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I haven't been able to find much of a satisfactory answer anywhere regarding the great debate between 24 bit and 16 bit sound recordings. It seems to be that most people say recording in 24 bits is the way to go, because of a larger dynamic range, but I'm wondering if that really translates to better quality in a practical sense that most people will notice.

At any rate, I wanted to know whether there would be a noticeable difference in 24 bit midi samples as opposed to 16 bit midi samples. The midi orchestral plug ins that I use come in 16 bit and 24 bit. I'm wondering if it's worth shelling out the extra money to upgrade to the 24 bit and if I will really notice a huge difference in quality.

I'm using a UAD Apollo as my audio interface. An uno midi to usb cable to connect my keyboard, and I compose orchestral works that range from 4-16 individual midi tracks.

Will 24 bit midi samples and 24 bit recording create a perceptible difference, and is there anywhere that I can check for examples?

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In my opinion, the audible difference between 16 and 24 bit audio is minimal at best. I'll do some bullet points because i'm tired:

  • 24 bit does enable the file to carry more data, and therefore have a lower noise floor, but the noise floor of 16 bit audio is approximately the same (or lower) as that of most amps and preamps. It's definitely lower than the average listening environment.

  • 24 bit recordings may be desirable if you're going to be doing some serious manipulation to the audio. I don't mean dynamics or eq; more like time expansion or pitch shifting. However, there may not even be an audible difference in this case. I've never checked.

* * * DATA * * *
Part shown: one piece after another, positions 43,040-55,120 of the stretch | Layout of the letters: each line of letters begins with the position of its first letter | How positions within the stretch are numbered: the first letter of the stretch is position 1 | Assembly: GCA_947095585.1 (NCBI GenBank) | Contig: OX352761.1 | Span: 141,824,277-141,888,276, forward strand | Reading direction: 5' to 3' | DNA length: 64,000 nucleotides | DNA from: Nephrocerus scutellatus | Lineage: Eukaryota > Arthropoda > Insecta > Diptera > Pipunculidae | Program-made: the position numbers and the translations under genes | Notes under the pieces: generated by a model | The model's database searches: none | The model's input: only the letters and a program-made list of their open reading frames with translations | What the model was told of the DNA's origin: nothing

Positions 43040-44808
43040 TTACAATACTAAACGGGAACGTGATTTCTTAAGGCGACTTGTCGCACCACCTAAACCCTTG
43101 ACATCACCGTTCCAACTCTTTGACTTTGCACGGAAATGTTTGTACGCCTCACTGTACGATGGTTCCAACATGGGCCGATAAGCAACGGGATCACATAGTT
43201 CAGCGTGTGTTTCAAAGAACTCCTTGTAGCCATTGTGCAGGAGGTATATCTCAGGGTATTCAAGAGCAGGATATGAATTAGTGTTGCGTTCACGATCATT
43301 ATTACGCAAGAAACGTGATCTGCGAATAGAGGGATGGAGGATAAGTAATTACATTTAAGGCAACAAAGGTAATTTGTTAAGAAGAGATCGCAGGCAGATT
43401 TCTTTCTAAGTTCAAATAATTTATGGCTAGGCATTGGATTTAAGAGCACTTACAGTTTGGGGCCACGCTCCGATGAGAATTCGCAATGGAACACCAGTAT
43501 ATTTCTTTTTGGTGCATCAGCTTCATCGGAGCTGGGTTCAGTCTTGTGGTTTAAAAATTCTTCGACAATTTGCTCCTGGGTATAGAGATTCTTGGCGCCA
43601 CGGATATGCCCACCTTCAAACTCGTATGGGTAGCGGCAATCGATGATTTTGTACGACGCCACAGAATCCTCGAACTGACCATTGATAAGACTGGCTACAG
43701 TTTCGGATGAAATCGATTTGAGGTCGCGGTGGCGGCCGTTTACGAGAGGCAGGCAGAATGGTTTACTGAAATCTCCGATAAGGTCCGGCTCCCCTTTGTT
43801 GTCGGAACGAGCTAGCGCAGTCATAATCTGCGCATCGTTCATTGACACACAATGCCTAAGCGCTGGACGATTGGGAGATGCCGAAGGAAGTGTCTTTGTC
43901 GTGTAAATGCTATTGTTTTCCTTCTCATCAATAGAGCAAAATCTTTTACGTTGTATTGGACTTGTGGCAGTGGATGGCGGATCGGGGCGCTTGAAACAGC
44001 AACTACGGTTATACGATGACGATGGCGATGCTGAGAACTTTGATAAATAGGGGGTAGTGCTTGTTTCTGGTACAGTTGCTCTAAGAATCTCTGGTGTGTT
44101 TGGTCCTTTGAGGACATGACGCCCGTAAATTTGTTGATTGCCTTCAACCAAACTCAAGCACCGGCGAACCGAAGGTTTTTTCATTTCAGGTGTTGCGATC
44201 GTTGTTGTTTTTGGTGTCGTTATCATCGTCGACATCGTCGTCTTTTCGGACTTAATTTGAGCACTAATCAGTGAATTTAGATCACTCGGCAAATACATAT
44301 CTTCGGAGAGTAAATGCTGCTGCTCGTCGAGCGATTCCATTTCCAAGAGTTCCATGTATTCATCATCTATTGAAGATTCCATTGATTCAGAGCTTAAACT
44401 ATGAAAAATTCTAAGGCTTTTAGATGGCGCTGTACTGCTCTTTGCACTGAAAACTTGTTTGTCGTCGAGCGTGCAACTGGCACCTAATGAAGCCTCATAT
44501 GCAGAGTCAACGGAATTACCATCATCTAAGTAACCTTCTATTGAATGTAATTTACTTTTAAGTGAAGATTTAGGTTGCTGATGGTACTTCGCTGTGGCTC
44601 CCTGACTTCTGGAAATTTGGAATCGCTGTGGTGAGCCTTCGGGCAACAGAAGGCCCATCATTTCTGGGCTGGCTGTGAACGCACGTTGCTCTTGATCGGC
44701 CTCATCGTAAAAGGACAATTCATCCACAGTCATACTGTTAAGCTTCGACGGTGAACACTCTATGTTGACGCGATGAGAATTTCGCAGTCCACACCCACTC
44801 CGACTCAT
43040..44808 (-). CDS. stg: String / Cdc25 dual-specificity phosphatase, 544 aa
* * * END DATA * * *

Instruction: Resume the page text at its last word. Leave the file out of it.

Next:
• Any non-audiophile audience (who knows, maybe even audiophiles) will not notice a difference between 16 and 24 bit recordings. It's nice to have, and it makes us feel like our files are of higher quality but, pragmatically, the difference is negligible.

  • I just ran a test on a voice track because i'm always paranoid about being wrong. It was recorded at 24 bit. I exported it as 16 bit, reimported it, flipped its polarity, and lined it up against the 24 bit original. It actually came in with a -80dBFS noise floor, so i learned something today. This still shouldn't be perceptible unless you're doing some intense processing.

So, to answer your question, 24 bit samples are nice to have, but they're not strictly necessary. 16 bit samples should be totally fine for most purposes. Hope that helped!

  • Thanks Roger, that's exactly what I needed to hear, and pretty much what I suspected! – MrTheBard Feb 25 '15 at 19:41

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